And I think my intention is to shoot reasonable loads in it to get used to it and after it's broke in real good send it to Jay and spend some money on it. I've got only $230.00 in it new including shipping and it's a great candidate to turn into an excellent Remmie so I can then have a representative model to base future gunsmith learnin' upon.

So what's with that Trigger Wiggle.

Oh, the revolver is date code "CF" which is 2010 and I've seen 4 of these target models total and of those, 3 were really nice. I got the nicest of those 4 of course.

I'm working up a super-duper, extra-special pictorial on it to share.

Also, the hammer likes to lean a bit to the left as I've noticed on MANY of the 2010 Pietta, but I know that's easily adjusted by a good gunsmith as well. There is a small amount of side to side wiggle in the hammer, but not near as much as the lateral trigger wiggle.

September 22, 2010, 12:26 AM
The side to side trigger wiggle is due to clearance difference between the diameter of the pin the trigger rides on and the hole in the trigger. This difference is normally .003 in. That isn't much across the pin but out at the tip of the trigger it is more pronounced. This is the same thing with the hammer which should have the same clearance. It is kind of unusual to notice it as much in the hammer as as they generally fit very close in the frame side to side. In any case it is not anything to be concerned about.
As to the trigger pull that is typical Pietta. They have about twice the depth of engagement as Uberti for no good reason.
I generally boost the hammer about 25 times and that smooths out the pull as well as I can do stoning it with no chance of wearing through the case hardening and then pin the full cock notch to limit depth of engagement to about half of what it is. I posted some pictures of this process a couple of pages back in reference to a pair of Hickok 1851 Navys. The efect was to take them from long 5lb pulls to 32OZ pulls that break like glass The principal is the same and I've also done it to my Pietta Remmies. You're right about over running the notch with a two click gun. Just have to have the bolt drop a little earlier.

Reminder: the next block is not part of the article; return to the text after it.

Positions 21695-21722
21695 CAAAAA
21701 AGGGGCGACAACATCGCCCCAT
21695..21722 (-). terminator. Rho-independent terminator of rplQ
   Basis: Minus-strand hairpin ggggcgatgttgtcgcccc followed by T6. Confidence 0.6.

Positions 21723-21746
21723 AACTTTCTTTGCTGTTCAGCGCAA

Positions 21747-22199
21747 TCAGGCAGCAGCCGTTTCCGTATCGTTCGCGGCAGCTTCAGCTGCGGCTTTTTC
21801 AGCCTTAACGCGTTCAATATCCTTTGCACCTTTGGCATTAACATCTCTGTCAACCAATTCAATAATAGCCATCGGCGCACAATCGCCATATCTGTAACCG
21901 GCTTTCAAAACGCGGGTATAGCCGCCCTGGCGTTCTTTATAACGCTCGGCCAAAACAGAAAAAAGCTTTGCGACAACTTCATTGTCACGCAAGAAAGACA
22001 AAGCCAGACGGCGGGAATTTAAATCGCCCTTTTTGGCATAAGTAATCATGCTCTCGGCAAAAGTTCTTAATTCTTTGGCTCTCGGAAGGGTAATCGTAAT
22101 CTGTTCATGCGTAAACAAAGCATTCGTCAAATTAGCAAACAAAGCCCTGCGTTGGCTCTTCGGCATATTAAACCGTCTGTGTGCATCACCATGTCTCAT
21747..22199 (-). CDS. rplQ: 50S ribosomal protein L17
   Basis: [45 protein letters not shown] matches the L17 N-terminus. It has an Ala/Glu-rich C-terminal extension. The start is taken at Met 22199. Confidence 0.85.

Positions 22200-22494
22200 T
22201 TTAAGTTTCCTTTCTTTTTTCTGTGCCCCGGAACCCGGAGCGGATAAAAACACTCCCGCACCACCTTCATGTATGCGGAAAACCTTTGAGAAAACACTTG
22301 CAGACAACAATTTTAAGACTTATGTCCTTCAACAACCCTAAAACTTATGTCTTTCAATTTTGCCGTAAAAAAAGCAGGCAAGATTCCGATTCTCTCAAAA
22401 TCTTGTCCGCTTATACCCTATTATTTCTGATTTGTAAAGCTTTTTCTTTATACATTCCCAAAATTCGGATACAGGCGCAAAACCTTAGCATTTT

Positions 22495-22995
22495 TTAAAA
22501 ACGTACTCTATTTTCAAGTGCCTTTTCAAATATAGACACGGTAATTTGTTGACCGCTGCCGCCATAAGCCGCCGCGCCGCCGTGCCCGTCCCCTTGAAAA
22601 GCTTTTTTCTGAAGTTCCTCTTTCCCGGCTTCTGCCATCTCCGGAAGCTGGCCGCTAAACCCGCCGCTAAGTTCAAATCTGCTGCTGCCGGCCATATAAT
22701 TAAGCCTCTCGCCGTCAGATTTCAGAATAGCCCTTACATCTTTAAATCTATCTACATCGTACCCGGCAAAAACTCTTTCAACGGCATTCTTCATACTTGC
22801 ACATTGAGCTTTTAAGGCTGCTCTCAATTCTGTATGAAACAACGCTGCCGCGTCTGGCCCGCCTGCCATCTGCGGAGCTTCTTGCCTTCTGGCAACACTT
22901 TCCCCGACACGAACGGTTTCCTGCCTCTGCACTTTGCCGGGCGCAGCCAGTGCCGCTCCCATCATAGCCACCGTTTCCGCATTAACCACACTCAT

Get out there and shoot that puppy you will like it.

Here's a link to that thread I mentioned

September 22, 2010, 07:48 AM
Like denster said the trigger wiggle is caused by the trigger to trigger pin clearance. The trigger return spring weight well effect how much wiggle you feel. I've never known it to cause a problem. Even the ROA's have trigger movement side to side.

September 22, 2010, 08:52 AM
I don't like the curve that both Pietta and Remington have in their triggers. I prefer a much straighter trigger. I was replacing a worn trigger and thought, what the heck. I put the worn out trigger in the vise and tightened it a little across the bowed area. It straightened nicely. They bend very easily. I have all of my match guns done that way now. It the trigger is straightened too much the tip may rub on the trigger guard. Either bend it back a bit or hit the tip with a Dremel tool.
One of the things I really don't like about the 1860s is the stock attachment screws that protrude from the frame. Chuck the threads in a cordless drill and turn the screw heads against a fine file until you achieve the degree of "roundness" you like. Makes them much more comfortable for me to handle.